Letter to Journal about Inflated Claims of FND Prevalence

By David Tuller, DrPH

I have spent some time trying to correct the record on the reported prevalence of functional neurological disorder (FND). As I have documented, leaders of the FND field have spent the last decade misrepresenting the findings of a seminal 2010 study, Stone et al, to claim that this diagnosis is the second-most-common presentation at outpatient neurology clinics, at 16%.

These twin claims about the prevalence rates found in Stone et al are categorically false—as I have pointed out over and over again. In fact, Stone et al reported that less than 6% of patients at the clinics surveyed were diagnosed with what would now be called FND, the new name for what used to be called conversion disorder; this clinical entity was therefore way down the list of diagnoses. To assert otherwise is to engage in what is clearly a form of the phenomenon known as “diagnostic creep.” There are no decent excuses for such flagrantly anti-scientific behavior as mis-citing key data from a seminal study in your field of expertise to almost triple the apparent prevalence of the condition of interest.

At least 50 papers in multiple journals have included one or both of these misstatements about the rates of FND found in Stone et al. I have sent letters to a number of journals asking for corrections. Several colleagues have co-signed these appeals. As I reported in June, one journal—NeuroImage: Clinical–agreed to correct a 2021 paper from Perez et al that had indisputably mis-cited the 2010 paper. I then began referencing that upcoming correction in letters I sent to other journals. I also sent a letter directly to the lead and senior authors of the 2021 paper, thanking them for agreeing to the correction in NeuroImage: Clinical and asking them to initiate similar corrections in other papers they co-authored. (They did not respond.)

I subsequently heard from NeuroImage: Clinical that the authors had withdrawn their agreement to the correction. Wow! I’d never heard of such a thing, and neither had my co-signatories, but there it was. The authors had acknowledged that a correction was warranted—and then, apparently, unacknowledged that self-evident reality. Perhaps they had not fully grasped that correcting this obvious error in one paper meant correcting it across the board. Who knows? No explanation for this unusual reversal was provided.

In any event, the journal invited us to submit a letter for publication instead. We have done that, and it is now in the process of being reviewed. If the letter is accepted, I assume the authors will be given a chance to respond. In the meantime, the letter has been posted on a pre-print server and is now in the public domain, so I have included it below.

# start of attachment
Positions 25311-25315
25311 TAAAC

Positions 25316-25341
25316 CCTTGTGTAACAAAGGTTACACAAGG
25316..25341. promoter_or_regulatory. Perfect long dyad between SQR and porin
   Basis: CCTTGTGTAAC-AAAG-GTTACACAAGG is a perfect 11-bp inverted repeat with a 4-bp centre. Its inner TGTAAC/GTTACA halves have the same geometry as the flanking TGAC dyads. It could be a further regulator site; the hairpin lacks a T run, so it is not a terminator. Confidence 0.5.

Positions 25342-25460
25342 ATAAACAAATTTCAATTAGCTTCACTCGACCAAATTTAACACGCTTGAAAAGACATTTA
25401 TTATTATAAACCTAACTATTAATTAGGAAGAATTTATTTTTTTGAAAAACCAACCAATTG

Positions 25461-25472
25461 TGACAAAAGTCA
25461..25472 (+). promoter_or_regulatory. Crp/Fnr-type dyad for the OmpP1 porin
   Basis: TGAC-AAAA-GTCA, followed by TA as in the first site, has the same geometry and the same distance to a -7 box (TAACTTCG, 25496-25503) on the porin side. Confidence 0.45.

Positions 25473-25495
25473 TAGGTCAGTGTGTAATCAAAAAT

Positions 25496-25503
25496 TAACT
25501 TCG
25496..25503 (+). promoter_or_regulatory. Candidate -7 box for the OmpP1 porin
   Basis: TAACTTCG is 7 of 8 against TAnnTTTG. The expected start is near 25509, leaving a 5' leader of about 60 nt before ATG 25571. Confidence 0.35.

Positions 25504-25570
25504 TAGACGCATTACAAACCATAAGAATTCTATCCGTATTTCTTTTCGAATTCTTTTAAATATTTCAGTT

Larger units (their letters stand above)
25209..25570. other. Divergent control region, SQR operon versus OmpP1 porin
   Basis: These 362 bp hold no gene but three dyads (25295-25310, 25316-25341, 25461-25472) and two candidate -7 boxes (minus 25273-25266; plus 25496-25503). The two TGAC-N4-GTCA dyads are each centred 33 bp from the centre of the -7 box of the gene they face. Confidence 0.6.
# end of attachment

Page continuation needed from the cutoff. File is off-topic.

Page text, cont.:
Inaccurate Reference Regarding FND Prevalence Requires Correction: Comment on “Neuroimaging in functional neurological disorder: state of the field and research agenda” (Perez et al, 2021), published in NeuroImage: Clinical

To the editor:

An article in NeuroImage: Clinical“Neuroimaging in functional neurological disorder: state of the field and research agenda” (Perez et al, 2021), cited a prominent paper (Stone et al, 2010) to assert that functional neurological disorder (FND) is the “2nd most common outpatient neurologic diagnosis.”

This assertion about the findings of the 2010 paper is unambiguously false. It requires a correction. Indeed, when we first alerted the journal about this matter, the authors agreed to publish a corrigendum—an offer they subsequently withdrew.

The 2010 paper was one of several arising from the Scottish Neurological Symptoms Study (SNSS), which reviewed records from 36 outpatient neurology clinics and reported that 209 of 3781 attendees–less than 6%–received a diagnosis of “functional” symptoms or what could also be called conversion disorder, the former name for FND. The study found higher rates of many other diagnoses, including headache (19%), epilepsy (14%), peripheral nerve disorders (11%), miscellaneous neurological disorders (10%), multiple sclerosis/demyelination (7%), spinal disorders (6%) and Parkinson’s disease/movement disorders (6%).